A Brisbane woman has set up a new café in Western Australia in memory of her partner, a truck driver who passed away in 2018 – and she is currently catering for 30 or 40 truckies stranded by bush fires.
Claire Woolmer and her partner Laurence Latham had planned to retire together just months before Latham tragically died of leukemia.
Woolmer told Big Rigs: “We were due to retire in October 2018 and we had planned to head to WA to do a bit of travelling.
“Then we talked about buying a roadhouse or café and not doing much in our retirement. But he died suddenly that July.
“He had leukemia, he had gone into remission but it came back.”
Devastated, Woolmer still decided to go to Western Australia and make their dream a reality.
“I said to him, ‘I’ll keep going.’
“I’ll do what we wanted to do, and keep the dream going.”
Woolmer had her eye on a café on Shenton St in Menzies, and had tried to buy it previously but the owner didn’t want to sell.
“I just sat back and waited and eventually she pulled the pin on it and I won the tender on it.”
After putting some love and care into the café, Woolmer reopened it as Laurie’s Diner a month ago – and it’s been a huge success so far.
At the moment, the café is catering for 30 or 40 truckies who are stranded in Menzies due to fires.
“They closed the highway on Monday and it looks like they might not open it until Friday,” she said.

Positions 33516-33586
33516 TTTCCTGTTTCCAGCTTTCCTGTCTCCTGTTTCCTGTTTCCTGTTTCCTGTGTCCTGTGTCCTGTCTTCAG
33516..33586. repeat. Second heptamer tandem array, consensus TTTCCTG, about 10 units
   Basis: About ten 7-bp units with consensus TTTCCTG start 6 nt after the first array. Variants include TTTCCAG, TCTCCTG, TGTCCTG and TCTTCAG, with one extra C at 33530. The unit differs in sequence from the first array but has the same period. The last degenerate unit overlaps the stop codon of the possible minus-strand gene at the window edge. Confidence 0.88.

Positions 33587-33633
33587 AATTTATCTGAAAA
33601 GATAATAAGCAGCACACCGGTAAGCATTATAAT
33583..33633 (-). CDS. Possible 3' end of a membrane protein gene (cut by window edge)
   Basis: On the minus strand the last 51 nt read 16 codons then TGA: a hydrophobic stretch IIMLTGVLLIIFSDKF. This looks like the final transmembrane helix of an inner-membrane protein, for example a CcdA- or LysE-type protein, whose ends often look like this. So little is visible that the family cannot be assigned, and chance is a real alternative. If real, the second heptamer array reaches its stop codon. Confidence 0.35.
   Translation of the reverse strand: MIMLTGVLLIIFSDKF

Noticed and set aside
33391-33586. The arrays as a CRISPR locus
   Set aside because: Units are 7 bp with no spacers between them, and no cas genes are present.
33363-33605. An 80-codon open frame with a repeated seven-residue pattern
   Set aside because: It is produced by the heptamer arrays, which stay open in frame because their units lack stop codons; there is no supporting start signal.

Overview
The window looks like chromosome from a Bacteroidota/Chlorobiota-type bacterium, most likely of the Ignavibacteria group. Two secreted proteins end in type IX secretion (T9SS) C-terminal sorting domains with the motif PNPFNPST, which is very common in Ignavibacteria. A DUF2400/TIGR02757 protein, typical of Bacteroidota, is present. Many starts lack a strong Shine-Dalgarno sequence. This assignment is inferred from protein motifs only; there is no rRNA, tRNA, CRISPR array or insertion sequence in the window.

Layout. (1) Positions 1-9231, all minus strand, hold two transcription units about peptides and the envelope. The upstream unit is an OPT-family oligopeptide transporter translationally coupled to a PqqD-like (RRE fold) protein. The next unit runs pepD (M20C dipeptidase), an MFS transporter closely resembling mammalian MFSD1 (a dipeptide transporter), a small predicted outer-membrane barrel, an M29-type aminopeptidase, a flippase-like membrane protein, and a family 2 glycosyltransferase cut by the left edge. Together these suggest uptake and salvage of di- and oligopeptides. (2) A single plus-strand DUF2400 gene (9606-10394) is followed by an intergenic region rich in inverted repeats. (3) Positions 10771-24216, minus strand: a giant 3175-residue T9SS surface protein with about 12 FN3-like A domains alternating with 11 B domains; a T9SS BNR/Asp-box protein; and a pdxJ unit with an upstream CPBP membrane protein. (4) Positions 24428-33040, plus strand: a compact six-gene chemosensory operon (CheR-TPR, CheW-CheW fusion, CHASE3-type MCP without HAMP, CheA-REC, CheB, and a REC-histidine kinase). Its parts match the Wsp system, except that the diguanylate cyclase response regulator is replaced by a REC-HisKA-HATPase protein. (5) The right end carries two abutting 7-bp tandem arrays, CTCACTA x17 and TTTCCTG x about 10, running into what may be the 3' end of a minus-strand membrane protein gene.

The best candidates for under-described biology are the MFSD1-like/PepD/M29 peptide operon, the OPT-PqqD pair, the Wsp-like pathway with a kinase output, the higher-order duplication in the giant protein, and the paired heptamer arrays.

“There are about 30 or 40 trucks stuck here at the moment.
“When the roads got closed I actually called the truckies that were stuck up the road and said, ‘Come on down. I’m open, I’ll stay open all night to get you all fed if I have to.’”
Woolmer prides herself on being “old school” in the fare she offers truckies, from a big breakfast to a roast dinner on a Sunday evening.
“It’s like a truck stop meal. I give them a piece of bread and butter with every meal,” she added.
She said that her partner, who was a truck driver for 45 years, always wished there were more places for truckies to just pull up and have a chat with other drivers.
She chose Menzies because of its isolated location, as well as its beautiful sunsets.
“Laurie spent most of his life on the road, working for different companies and driving all over Australia.
“He always said he wanted to see WA by daylight. He’d seen everything by night, being a truck driver.
“He loved sunsets and sunrises and they are just beautiful here, he would have loved them.
“It’s 150km either direction to any towns so this is a good truck stop off point.
“Laurie would be happy, knowing there is a truck bay with showers and toilets close by, should the need arise.”
Woolmer said her late partner always took great pride in his work and his truck.
“He actually made Big Rigs one year for his truck being so clean. It was called The Eliminator.
“He was dead cranky if he couldn’t wash the truck, he used to wash it four times a week. It always sparkled.”
She is still nursing a broken heart over his loss and says her grief will never go away.
“He was a good man. There were 500 people at his funeral, they came from all over Australia for it.
“He was a very well-liked man, and he’d do anything for you.
“I think his loss will hurt forever more.”